The second super important thing in Irish dance tunes is the phrasing! In the case of whistles, this mostly means knowing when to take a breath and when not to. For fiddle it would be when and how you bow. Think of musical phrases like sentences. Each one says something and has a point. In writing, punctuation guides you to make a whole string of words logically organized, so that when you put them together in a paragraph, you can understand it. Phrasing is like the period of a sentence, or a comma or whatever. Placing your breaths, which cause little pauses (just like when you're speaking) strategically makes the strings of notes of your music organized. You don't want to breathe in the middle of a phrase, because it cuts your sentence off and leaves you sort of hanging, and then you have to try and pick up in the middle of a sentence and it just muddles everything up. In other words, it throws off your groove! When breaths are placed well and work with phrasing, you don't really notice them, and far from uncomfortable, they add to the tune. The goal is to use those spaces as an artistic advantage. So all that being said, strategically placing your breaths means a few things: you don't just play until you have no more air in your lungs--sometimes you'll go for a while without breathing, and then other times there will be convenient places to breathe that are very close together, long before you've run out of breath. That's ok! It's good! Just as long as you mix it up and don't make your tune have all one or the other. Breathing like this also means that you'll have to think through your tune as you play it, and get familiar with it to know when to breathe. This is best done by listening to the tune played by someone good, off a recording or something, over and over and over.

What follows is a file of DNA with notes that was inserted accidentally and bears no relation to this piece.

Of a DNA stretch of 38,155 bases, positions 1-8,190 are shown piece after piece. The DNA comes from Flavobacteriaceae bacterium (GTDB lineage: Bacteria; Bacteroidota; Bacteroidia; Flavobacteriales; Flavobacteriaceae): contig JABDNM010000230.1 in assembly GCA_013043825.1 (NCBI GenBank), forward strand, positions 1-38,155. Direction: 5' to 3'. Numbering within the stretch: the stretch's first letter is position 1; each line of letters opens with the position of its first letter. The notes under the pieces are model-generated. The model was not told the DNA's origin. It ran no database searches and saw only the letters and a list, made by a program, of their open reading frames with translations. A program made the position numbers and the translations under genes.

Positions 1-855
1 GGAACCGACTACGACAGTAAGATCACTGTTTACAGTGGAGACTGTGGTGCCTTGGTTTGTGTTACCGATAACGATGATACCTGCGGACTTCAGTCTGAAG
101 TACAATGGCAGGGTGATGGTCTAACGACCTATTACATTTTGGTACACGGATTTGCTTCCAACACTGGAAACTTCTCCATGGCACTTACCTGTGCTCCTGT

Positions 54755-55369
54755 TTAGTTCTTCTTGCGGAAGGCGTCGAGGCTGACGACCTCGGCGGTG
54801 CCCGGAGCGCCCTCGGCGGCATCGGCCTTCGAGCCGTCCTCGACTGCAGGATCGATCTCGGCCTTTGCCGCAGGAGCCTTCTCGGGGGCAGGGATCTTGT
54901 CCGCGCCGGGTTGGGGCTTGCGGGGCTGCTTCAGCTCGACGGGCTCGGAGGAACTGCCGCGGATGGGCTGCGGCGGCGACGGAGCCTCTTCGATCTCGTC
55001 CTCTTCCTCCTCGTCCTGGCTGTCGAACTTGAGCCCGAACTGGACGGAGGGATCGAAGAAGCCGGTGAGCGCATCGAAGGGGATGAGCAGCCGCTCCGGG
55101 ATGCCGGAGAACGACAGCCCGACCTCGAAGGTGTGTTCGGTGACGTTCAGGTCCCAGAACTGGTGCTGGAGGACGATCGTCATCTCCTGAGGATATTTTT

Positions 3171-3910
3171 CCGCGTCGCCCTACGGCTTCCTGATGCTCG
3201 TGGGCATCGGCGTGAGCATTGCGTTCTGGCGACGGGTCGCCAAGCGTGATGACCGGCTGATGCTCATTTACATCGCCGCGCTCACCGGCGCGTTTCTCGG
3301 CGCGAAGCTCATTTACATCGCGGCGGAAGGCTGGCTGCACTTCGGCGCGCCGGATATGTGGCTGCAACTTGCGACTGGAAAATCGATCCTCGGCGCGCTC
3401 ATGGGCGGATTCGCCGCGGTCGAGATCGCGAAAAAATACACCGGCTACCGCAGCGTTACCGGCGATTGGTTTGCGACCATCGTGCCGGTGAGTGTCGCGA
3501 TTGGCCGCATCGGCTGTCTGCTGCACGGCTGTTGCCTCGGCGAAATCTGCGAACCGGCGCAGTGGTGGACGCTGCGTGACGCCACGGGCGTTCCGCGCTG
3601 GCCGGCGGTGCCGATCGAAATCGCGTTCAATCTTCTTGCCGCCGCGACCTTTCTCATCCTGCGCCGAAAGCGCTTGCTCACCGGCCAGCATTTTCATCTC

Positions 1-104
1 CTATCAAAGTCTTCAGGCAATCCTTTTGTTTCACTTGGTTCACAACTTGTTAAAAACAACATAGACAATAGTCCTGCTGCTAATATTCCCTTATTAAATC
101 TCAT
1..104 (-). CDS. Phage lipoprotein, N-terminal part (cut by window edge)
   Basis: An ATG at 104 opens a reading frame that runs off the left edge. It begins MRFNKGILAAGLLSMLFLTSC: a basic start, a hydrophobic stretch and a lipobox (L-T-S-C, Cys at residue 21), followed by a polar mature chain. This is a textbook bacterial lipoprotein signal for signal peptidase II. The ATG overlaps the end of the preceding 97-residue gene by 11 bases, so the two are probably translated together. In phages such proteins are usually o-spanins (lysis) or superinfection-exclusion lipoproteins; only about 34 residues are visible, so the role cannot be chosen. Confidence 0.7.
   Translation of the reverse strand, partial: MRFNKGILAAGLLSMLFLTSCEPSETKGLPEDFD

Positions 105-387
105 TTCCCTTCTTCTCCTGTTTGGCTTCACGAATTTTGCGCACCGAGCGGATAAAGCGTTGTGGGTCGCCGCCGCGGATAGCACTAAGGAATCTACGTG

And then the question you are going to ask, I'm sure, is how do I hear the phrases? How do I hear if I'm cutting it off or not? And that, my friend, is why you have to listen to Irish music a lot. It comes only with listening. But you'll get there.